Technology is once again a field of interest for many. The latest report from 2008 showed that the number of college undergraduates in the Information Technology field had rose 8.1 percent over the previous year.
With the wake of the tech bubble over, kids are looking at technology as a “cool” career move and with companies moving more and more to information technology as a way of saving money and “one-upping” the competition the job market in computer science and information technology is growing.
Women in Information Technology
In fact recent unemployment trends in the US have been on the rise with the weak economic conditions. However, information technology jobs have fallen at only 60% of the national decline. That’s great news for techies!
Yet, with all this possible growth and excitement around the information technology sectors, and possibility of higher job security, women are generally not seeking out degrees in computer sciences nor are they applying for information technology roles at corporations. In fact, in a recent study by the Association for Computer Machinery only 32% of high school girls considered computer science or information technology to be a “good” career choice compared to 74% of high school boys surveyed. Only 9% of girls, but 28% of boys listed computer science or information technology as “very good” in the same poll. Interesting indeed!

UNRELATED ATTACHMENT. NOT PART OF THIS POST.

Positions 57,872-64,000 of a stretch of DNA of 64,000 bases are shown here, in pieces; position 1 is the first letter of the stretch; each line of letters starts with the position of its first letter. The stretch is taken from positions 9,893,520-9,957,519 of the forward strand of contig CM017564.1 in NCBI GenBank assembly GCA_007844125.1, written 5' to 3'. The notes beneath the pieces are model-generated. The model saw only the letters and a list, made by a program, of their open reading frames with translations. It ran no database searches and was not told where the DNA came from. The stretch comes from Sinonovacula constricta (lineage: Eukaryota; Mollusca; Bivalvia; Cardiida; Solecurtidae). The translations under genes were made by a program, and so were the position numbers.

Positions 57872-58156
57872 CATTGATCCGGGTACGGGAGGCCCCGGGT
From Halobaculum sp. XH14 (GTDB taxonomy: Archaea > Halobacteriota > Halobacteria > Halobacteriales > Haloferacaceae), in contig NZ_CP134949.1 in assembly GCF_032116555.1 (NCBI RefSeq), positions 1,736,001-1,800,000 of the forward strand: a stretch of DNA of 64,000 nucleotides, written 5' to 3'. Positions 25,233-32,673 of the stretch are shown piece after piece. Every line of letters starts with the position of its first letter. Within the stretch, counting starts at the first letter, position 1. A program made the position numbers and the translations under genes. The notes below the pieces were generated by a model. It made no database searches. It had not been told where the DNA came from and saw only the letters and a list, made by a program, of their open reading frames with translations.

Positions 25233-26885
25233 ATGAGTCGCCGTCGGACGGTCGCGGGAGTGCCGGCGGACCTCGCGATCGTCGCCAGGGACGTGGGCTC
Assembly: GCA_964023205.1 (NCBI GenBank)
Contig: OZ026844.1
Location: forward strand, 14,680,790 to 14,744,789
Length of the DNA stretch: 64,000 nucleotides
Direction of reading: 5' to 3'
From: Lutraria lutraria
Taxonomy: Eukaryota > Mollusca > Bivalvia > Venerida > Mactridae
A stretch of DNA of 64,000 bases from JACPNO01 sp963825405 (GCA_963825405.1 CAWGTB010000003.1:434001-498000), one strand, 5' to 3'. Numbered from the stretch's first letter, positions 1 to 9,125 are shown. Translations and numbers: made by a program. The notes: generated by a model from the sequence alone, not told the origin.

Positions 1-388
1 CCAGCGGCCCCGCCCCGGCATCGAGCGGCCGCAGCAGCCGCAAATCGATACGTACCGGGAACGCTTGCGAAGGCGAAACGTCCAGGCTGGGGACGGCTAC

As a man, I look at our field as highly challenging, highly motivating, and a very stable career choice. What’s not to like actually? Other than on-call and 24/7-365 support, which many careers in information technology are free from, I truly don’t understand why more women are not pursing careers in IT!
I think we need to work hard as computer science and information technology professionals to encourage young women to pursue IT careers. It’s simply time for this perception to change. Not just for the sake of the many young women who would likely enjoy IT as a career if encouraged, but also for the industry as a whole. Just think how the industry could change and grow if more women showed interest and joined our field. Women tend to be creative in ways that men are not. More women in IT could spark inspiration in companies who’s products are targeted at well, women.
I’m not sure what the answer is, but I’m sure it is time for this to change!